When I was 17 and pregnant with Emilee, my mom brought a friend of hers home. This woman's name was Paula. I remember during our initial meeting, she got on my nerves because she was bossing my then one and a half year old daughter around. I can see in retrospect that she wasn't 'bossing her' per se, but rather she was simply asking her to listen and behave. I had no idea then what a huge part Paula would play in my life. A year later, Amanda and Emilee's father was gone and I had no idea where and no notice that he was leaving. It was Thanksgiving and Paula had invited my mother and myself to her Thanksgiving dinner. I hadn't wanted to go. I had a baby and a toddler and I was extremely depressed over the situation with their father. I went anyway and had a nice time. Paula always has a conglomeration of people at her home. Old and young, hippies and straight and narrow, babies and grandmothers, family and friends. She calls these people The Farkle Family.
Friends Acquaintances Relatives Kin and Likely Extensions
Over the years, I saw Paula off and on. She holds two annual events that I attend:
*Her birthday party dubbed September Party. This is a three to four day long event. People travel to come and camp out on her property. They play disc golf and cook an insane amount of food. People drink and smoke and have a great time. Paula orders t-shirts every year and has them tie died. Everyone who wants one gets one (I have four). They are dated and the design is always slightly different.
*The second event is the Cookie Swap. This is the one I really look forward to. We have anywhere from seven to fifteen attendees every year. The set up is that every woman (or occasionally man) makes a dozen cookies for everyone else. So if there are ten people coming, you make ten dozen cookies, individually wrap them and bring them to the bar. We had the Cookie Swap at the same bar for years, sadly it was closed this year and we had to move to a new bar. Anyway, it has become one of my favorite events. I get to spend the evening in the company of a group of diverse and interesting women. We get to catch up on the past year, have a few drinks and a really good time.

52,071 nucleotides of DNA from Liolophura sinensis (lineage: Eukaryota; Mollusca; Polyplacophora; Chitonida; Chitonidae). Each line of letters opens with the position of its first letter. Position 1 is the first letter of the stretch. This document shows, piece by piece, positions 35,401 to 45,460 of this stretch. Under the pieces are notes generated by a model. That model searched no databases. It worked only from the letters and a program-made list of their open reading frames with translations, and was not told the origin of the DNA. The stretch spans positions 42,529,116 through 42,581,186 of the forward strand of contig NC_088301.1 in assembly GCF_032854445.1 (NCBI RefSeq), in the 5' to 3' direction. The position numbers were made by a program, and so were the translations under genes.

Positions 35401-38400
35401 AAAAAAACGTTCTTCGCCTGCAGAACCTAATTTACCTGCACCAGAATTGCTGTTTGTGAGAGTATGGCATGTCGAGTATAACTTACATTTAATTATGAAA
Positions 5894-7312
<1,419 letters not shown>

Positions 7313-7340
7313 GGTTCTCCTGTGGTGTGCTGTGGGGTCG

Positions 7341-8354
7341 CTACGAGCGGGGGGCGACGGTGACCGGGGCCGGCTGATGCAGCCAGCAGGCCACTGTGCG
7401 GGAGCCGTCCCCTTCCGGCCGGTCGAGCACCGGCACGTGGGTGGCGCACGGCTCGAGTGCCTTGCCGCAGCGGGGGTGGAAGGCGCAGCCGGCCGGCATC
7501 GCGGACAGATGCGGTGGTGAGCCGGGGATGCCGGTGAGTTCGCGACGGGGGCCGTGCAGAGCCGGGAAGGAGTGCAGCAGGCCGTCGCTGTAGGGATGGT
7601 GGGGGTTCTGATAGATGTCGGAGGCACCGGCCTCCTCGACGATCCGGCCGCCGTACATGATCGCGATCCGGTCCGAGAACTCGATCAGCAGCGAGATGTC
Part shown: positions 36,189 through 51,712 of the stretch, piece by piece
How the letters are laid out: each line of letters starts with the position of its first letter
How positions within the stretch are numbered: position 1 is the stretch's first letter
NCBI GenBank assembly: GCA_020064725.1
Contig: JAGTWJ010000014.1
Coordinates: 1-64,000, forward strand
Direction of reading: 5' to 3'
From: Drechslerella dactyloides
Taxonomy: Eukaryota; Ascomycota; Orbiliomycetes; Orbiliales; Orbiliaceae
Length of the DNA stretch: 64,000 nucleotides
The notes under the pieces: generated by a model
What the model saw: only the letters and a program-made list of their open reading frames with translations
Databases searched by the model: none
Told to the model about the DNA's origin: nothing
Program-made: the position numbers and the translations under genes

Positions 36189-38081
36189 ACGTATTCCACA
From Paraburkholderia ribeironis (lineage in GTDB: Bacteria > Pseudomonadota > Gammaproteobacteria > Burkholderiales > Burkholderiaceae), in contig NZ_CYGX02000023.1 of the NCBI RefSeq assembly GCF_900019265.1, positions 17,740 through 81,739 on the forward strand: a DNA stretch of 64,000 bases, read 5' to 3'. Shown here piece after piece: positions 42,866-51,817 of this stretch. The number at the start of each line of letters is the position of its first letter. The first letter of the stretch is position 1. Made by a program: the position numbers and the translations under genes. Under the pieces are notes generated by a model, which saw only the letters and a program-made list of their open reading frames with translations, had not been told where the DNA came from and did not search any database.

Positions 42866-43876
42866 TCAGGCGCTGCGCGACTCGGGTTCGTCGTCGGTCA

I can honestly say eight years ago, I never would have thought I would have such a close friendship with a woman who is thirty years my senior. But Paula has come to be a person I greatly respect and admire. She has helped me out more times than I could possibly list and she has taught me the most valuable lesson I have ever learned. Independence. She has taught me by example and by lessons how to accomplish things I never thought I could accomplish. Everything from changing the belt in my washing machine to unclogging my own sink to proving that having a man in my life isn't a necessity.
I respect Paula's honest opinion of me, so when she stopped by two nights ago and told me exactly what she thought of me, it made me think. Here is a woman who has know me for eight years. Who has essentially watched me grow up. And as she informed me Wednesday night, thinks I have grown up well. She complemented me on a lot of things and really made me realize that I *am* doing a kick ass job as a mother, as a friend, as a woman, as a sister and daughter. And I am doing said kick ass job alone.
She briefly summarized my life and situations since she has known me and more or less told me how she proud she was of me. Pointing out, for example the fact that I hadn't spent the $140 bucks on the 5 year extended warranty for Irwin and Betsy (washer and dryer - see below) because I told her I could change out any belts myself. She laughed and told me that five years ago, those words would have never passed through my lips... and she was right. Five years ago I would have assumed that the guy did that or your hired someone. Five years ago, I would never have taken my sink apart with out a manual, lol. I've realized, I'm not scared to try something I have no idea how to do. In fact I am damn proud that I have the ability to learn and to try and eventually to accomplish any task that I put my mind to. This includes being a single mom, which was the last thing she told me. That she was impressed with the way that I raise my kids and how determined I am to be exactly the kind of mother I said I would be.
Almost eight years later, I am a proud member of The Farkle Family and I certainly consider Paula a surrogate mother of sorts. And you know what? I am proud of me too. It's nice to hear someone tell you that you are doing a good job every once in awhile.